There’s so much to consider with social media, such as how marketers may be using data they’re collecting on your child and how to create a social media plan for your family. It’s also important to think about protecting your child’s privacy online.

Avoid setting up an account for a child younger than 13. Most social media sites require children to be over 13 per the 1989 Children’s Online Privacy Protection Act (COPPA). However, because it’s just a checkbox, don’t rely on the site to prevent kids from signing up. If they are using your account instead, check your privacy too.

Here are some more tips that work across many platforms.

✓ Avoid detailed, public profiles

Limit the amount of personal information in your child’s profile. Even if a profile has a spot to include details like hometown, favorite websites, bio or contact information, consider leaving that information blank.

Restrict who can see the profile or set it to private – if everyone can find a profile, it’s easier for dangerous people to reach out pretending to be a friend.

✓ Avoid posting detailed, public photos

Keep in mind that when you or others post photos of children with the logo of the school they attend or at an easily identifiable sports game, it makes it possible for strangers to quickly identify what school a child attends.

You wouldn’t post your home address, so why would you post the school where your child spends most of their day?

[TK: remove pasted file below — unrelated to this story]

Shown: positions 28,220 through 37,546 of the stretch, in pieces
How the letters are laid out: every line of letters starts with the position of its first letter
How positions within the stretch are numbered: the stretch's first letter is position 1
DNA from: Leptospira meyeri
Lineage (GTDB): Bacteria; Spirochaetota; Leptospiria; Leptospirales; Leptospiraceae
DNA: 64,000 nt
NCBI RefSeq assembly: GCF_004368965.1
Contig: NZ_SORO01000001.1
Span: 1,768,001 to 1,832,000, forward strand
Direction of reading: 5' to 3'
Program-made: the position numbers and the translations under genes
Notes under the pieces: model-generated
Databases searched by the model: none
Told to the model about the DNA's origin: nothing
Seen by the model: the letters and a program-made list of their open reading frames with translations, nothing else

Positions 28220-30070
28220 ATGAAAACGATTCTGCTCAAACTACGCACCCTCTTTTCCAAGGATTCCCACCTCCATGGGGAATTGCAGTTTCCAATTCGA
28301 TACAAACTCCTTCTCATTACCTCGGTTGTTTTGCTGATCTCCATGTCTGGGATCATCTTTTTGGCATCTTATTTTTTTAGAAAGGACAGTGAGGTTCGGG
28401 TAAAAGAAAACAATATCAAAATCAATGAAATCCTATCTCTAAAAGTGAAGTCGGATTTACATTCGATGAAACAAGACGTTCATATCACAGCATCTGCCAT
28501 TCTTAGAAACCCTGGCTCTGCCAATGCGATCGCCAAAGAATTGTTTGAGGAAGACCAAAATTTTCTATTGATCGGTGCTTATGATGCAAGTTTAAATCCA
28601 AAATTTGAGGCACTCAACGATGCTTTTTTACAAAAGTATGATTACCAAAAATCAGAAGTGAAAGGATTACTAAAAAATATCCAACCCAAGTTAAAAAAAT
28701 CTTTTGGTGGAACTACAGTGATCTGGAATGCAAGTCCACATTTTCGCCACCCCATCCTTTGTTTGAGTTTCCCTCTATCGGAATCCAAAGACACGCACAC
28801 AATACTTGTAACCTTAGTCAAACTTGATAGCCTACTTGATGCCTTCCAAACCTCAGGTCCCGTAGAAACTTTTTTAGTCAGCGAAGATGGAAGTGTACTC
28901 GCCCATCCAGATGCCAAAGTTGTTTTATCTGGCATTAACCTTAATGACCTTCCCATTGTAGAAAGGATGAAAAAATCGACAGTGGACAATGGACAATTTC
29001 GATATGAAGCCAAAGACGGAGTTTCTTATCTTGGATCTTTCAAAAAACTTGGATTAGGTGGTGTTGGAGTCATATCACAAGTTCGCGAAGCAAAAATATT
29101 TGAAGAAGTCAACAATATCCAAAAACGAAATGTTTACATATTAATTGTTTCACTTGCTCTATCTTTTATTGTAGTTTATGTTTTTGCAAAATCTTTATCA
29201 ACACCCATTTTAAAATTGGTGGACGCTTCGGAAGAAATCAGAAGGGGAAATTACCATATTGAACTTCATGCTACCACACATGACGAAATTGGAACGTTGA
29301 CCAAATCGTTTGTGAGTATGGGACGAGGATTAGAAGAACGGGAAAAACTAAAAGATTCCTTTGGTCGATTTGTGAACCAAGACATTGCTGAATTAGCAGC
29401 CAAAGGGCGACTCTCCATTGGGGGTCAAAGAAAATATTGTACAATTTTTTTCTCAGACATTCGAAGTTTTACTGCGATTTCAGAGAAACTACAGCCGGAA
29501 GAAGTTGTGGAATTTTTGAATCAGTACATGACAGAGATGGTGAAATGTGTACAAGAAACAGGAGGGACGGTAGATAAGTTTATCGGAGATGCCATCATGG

✓ Limit connections

See who can connect and follow your child and limit those connections to people your child knows in real life. Teach your child how to recognize people that they know and understand that people can pretend to be someone else on social media. Often you can restrict who sees posts, and who follows an account. Many platforms let you limit who can find your profile and who can send you a friend or follow request.

Find out how to block users before there’s a problem or issue.

✓ Control chat

Check out the messaging feature. Who can send a private message to your child? Restrict these private messages to just connections, or turn off messaging entirely, if the platform allows.

✓ Curate content

Explore the social media feed. How easy is it to find concerning content? How do you block and report problematic content or channels? Some social media sites, like TikTok, support content restrictions. You can also consider alternative kid-friendly platforms like YouTube Kids, but be aware that inappropriate content can still appear.

✓ Restrict advertising

Review how data are shared with third parties. Social media platforms may share location, profile and activity data with marketers. As a family, consider how much data you are comfortable with sharing. Limit to the extent allowed.

✓ Check device settings too

Find out about the parental controls on the device your child uses to access social media. Often, you can restrict access to certain sites and set time limits. Keep in mind that kids can find ways to get around controls – your best protection is a strong relationship with your child. One way to build that relationship is through conversations.